By Farrah Gray
Recent news headlines have been dominated by tales of the recession and continuing economic woe. This week, the Federal Reserve (June 22, 2011) announced slower growth in the U.S. economy anticipated focusing on high unemployment and rising inflation. Notably, however, the Fed Committee will monitor the economic outlook and financial developments and will act as needed to best foster maximum employment and price stability.
The bleak economic outlook adds up to increasingly troubling statistics at a time when individuals have fewer financial options at their disposal.
Unquestionably, great emotional and psychological upheaval result from the loss of one’s home and job. The fact that the loss is through no fault of one’s own does little to assuage feelings of abandonment, rejection, and disbelief.
Rationally, people understand that the economic downturn and its consequences are beyond their control.
The bright lining to this unfortunate situation is that it affords you the luxury of taking control of your financial destiny and creating a different outlook for yourself. Focus on a change of job or career, with the possibility of reversing your current fortunes and ultimately making yourself recession-proof.
Men and women of an entrepreneurial bent have been able to make money from their own homes, garages, or yard sales. Although self-employment has many appealing qualities, it does require an enormous level of self-discipline, confidence, and timemanagement skills.
Before taking the leap into self-employment, first inquire about any required business permits. Next, buy or lease the equipment your particular venture requires. One of the most important things a home business needs is a good networking system. This allows you to contact individuals who can offer you work or refer you to others.
Aside from the challenges involved, it is possible for anyone to start a small business. However, it is critical that you know what you are getting into. For those who are undecided, a logical first step is to list potential areas of expertise, special training, educational and job experience, and special interests that could be developed into a business.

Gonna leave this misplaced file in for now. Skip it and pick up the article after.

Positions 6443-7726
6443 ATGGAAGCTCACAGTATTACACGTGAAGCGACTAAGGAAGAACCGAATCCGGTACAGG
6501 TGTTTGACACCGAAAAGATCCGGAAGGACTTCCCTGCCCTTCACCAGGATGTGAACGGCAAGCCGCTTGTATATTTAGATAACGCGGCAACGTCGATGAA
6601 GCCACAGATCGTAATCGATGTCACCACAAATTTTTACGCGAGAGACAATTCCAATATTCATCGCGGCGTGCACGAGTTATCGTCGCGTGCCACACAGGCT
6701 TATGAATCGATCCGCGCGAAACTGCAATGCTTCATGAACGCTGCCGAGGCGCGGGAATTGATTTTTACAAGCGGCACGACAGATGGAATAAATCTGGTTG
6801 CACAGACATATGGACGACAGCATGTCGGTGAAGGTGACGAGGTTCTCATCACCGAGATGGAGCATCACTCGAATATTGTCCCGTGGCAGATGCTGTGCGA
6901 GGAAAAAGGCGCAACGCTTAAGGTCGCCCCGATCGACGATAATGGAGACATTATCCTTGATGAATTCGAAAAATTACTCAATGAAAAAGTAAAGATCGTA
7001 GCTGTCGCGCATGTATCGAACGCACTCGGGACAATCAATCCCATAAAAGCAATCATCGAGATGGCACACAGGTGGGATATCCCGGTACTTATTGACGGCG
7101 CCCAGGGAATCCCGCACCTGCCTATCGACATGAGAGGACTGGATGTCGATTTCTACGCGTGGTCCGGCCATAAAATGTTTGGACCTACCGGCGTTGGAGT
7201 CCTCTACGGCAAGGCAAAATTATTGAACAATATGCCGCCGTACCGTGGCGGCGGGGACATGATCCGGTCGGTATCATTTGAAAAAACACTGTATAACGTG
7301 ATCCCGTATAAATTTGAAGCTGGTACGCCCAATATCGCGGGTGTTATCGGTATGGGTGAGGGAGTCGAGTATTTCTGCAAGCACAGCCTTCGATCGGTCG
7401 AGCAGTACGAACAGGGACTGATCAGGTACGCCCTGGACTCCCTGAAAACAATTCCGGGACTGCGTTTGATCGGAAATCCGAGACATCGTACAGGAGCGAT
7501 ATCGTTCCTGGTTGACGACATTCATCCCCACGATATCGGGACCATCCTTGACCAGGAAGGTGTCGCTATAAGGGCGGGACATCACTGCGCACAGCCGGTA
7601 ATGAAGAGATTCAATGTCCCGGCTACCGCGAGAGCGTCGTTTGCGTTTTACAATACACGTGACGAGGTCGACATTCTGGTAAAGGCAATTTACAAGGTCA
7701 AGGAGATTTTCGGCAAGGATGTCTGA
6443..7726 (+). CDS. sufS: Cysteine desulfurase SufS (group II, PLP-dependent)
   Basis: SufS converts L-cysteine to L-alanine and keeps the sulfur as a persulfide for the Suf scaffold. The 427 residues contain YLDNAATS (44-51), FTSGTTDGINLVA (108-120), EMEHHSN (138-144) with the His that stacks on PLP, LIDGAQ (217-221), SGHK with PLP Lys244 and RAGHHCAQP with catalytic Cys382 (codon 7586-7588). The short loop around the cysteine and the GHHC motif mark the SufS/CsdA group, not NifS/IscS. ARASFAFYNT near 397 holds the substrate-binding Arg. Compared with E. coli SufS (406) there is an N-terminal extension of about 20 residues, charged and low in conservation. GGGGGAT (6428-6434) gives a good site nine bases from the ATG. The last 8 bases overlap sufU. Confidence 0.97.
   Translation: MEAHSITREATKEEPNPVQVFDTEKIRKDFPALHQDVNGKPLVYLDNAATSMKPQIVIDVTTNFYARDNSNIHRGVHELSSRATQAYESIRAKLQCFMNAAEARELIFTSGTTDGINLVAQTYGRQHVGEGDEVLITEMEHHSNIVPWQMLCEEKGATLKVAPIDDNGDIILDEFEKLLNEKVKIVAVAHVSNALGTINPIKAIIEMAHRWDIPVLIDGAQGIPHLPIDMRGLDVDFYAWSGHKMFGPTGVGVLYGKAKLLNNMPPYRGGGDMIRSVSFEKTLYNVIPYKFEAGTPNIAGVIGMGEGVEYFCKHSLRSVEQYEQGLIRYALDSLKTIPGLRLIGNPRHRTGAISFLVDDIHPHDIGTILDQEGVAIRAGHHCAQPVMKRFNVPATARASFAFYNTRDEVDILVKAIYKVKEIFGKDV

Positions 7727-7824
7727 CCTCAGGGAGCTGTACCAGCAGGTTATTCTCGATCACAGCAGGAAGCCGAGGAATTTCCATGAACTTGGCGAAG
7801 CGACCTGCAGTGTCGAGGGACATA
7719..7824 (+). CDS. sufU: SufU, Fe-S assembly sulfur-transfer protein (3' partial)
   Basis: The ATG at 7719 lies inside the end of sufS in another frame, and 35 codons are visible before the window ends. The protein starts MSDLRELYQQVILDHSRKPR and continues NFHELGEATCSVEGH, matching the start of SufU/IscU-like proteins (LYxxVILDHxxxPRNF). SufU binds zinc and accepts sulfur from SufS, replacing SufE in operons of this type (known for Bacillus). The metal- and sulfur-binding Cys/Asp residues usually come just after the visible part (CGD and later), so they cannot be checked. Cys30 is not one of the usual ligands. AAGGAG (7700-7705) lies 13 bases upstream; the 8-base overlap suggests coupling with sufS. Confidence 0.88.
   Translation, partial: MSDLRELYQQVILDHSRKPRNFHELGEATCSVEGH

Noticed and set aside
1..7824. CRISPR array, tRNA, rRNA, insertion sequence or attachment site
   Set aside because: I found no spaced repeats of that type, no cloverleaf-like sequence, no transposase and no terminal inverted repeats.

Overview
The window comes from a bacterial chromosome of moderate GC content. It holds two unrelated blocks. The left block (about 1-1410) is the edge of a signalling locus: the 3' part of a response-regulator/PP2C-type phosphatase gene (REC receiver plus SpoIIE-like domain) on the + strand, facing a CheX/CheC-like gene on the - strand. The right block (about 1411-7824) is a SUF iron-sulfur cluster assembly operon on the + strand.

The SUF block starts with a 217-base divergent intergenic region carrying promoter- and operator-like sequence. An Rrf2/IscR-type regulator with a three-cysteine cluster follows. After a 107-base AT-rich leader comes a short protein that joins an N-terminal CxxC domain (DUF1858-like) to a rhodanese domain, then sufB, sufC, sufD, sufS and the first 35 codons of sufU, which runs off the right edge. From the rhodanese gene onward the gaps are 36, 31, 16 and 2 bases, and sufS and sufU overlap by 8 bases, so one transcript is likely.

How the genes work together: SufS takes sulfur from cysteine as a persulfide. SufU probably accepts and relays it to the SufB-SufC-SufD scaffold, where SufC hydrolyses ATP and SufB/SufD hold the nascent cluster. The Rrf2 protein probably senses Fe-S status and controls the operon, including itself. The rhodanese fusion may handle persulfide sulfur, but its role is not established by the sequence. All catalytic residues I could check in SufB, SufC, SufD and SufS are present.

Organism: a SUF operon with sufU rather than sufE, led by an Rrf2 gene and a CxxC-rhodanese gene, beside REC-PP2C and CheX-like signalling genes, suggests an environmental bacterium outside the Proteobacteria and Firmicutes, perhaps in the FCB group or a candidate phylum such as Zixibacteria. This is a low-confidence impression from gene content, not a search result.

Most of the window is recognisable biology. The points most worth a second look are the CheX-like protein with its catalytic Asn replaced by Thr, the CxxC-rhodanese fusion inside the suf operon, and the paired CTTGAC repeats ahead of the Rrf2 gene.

You must possess the necessary drive to succeed, especially when long hours and difficult decisions are needed. There is no one type of person guaranteed to either fail or succeed in small business. Starting a small business is not a decision to be entered into lightly, and should only be made after serious study, selfexamination, and counseling. The key to your success is detailed preparation and longterm planning.
Before starting a business, you need to identify what type of entrepreneur you wish to be. Many types of entrepreneurs are needed to help the country, and its economy, to grow. Listed below are but a few of the possibilities:
- Self-Employed: Individuals perform all the work and keep all the profit. This can often be a full-time job because no one else is involved and you are responsible for all aspects of the business yourself.
- Opportunistic Entrepreneurs: Those individuals who start a business and expand it in order to hire other employees that have the necessary expertise that the owner lacks.
- Inventors: Those with particular inventive abilities who design a better or unique product and then create companies to develop, produce, and sell the item.
- Economy of Scale Exploiters: Those who benefit from buying in volume and offering discount prices while operating with very low overhead.
- Buy-Sell Artists: Those who buy a company for the purpose of improving it so that they can sell it again for a profit.
- Speculators: Those who purchase a commodity and resell it for a profit. Art and antiques are typical speculator items.
- Franchisee: A franchisee is an individual who starts a business for which a widely known product image has already been established.
Try to list up to 10 businesses in your community that you consider efficient, smart, lucrative or suitable. Since there may be more than 10 small businesses in your particular community, concentrate instead on the types that most interest you as possibilities for self-employment due to high profits. Don’t leave out any possibilities just because you feel you don’t have the capabilities or expertise necessary for success. If you don’t possess all the necessary skills or abilities, you can likely develop them or hire others who have them to help you out. Include every possibility that seems appealing.
Once you decide, you need only to work out the details and plan for an outcome you have control over.
. Farrah Gray is the author of The Truth Shall Make You Rich: The New Road Map to Radical Prosperity, Get Real, Get Rich: Conquer the 7 Lies Blocking You from Success and the international best-seller Reallionaire: Nine Steps to Becoming Rich from the Inside Out. He is chairman of the Farrah Gray Foundation. Dr. Gray can be reached via email at firstname.lastname@example.org or his web site at http://www.drfarrahgray.com.